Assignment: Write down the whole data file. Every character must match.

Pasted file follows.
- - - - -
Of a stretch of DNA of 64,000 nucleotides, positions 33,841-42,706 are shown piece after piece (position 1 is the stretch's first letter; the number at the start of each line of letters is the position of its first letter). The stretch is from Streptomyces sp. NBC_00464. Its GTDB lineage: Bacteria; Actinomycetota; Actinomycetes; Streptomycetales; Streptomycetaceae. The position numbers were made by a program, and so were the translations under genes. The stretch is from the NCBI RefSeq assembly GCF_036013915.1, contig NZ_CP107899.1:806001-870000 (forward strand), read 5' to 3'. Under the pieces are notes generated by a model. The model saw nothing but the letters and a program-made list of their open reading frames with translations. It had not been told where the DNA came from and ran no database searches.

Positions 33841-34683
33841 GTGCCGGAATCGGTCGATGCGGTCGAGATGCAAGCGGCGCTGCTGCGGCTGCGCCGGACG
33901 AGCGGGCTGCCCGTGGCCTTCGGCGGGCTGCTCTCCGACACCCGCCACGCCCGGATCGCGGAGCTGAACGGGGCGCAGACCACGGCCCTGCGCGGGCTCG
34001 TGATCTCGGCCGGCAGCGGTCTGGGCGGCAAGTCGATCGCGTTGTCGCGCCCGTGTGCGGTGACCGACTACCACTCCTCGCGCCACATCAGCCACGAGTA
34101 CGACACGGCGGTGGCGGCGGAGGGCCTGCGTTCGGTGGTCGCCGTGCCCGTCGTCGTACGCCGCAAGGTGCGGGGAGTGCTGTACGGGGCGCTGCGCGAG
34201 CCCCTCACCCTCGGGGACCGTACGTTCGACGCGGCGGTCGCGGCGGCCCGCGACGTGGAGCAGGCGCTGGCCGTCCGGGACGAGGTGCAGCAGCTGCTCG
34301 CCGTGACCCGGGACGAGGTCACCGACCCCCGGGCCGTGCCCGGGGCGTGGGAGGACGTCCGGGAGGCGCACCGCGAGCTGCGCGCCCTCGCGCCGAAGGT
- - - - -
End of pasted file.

Of a stretch of DNA of 64,000 nucleotides, positions 33,841-42,706 are shown piece after piece (position 1 is the stretch's first letter; the number at the start of each line of letters is the position of its first letter). The stretch is from Streptomyces sp. NBC_00464. Its GTDB lineage: Bacteria; Actinomycetota; Actinomycetes; Streptomycetales; Streptomycetaceae. The position numbers were made by a program, and so were the translations under genes. The stretch is from the NCBI RefSeq assembly GCF_036013915.1, contig NZ_CP107899.1:806001-870000 (forward strand), read 5' to 3'. Under the pieces are notes generated by a model. The model saw nothing but the letters and a program-made list of their open reading frames with translations. It had not been told where the DNA came from and ran no database searches.

Positions 33841-34683
33841 GTGCCGGAATCGGTCGATGCGGTCGAGATGCAAGCGGCGCTGCTGCGGCTGCGCCGGACG
33901 AGCGGGCTGCCCGTGGCCTTCGGCGGGCTGCTCTCCGACACCCGCCACGCCCGGATCGCGGAGCTGAACGGGGCGCAGACCACGGCCCTGCGCGGGCTCG
34001 TGATCTCGGCCGGCAGCGGTCTGGGCGGCAAGTCGATCGCGTTGTCGCGCCCGTGTGCGGTGACCGACTACCACTCCTCGCGCCACATCAGCCACGAGTA
34101 CGACACGGCGGTGGCGGCGGAGGGCCTGCGTTCGGTGGTCGCCGTGCCCGTCGTCGTACGCCGCAAGGTGCGGGGAGTGCTGTACGGGGCGCTGCGCGAG
34201 CCCCTCACCCTCGGGGACCGTACGTTCGACGCGGCGGTCGCGGCGGCCCGCGACGTGGAGCAGGCGCTGGCCGTCCGGGACGAGGTGCAGCAGCTGCTCG
34301 CCGTGACCCGGGACGAGGTCACCGACCCCCGGGCCGTGCCCGGGGCGTGGGAGGACGTCCGGGAGGCGCACCGCGAGCTGCGCGCCCTCGCGCCGAAGGT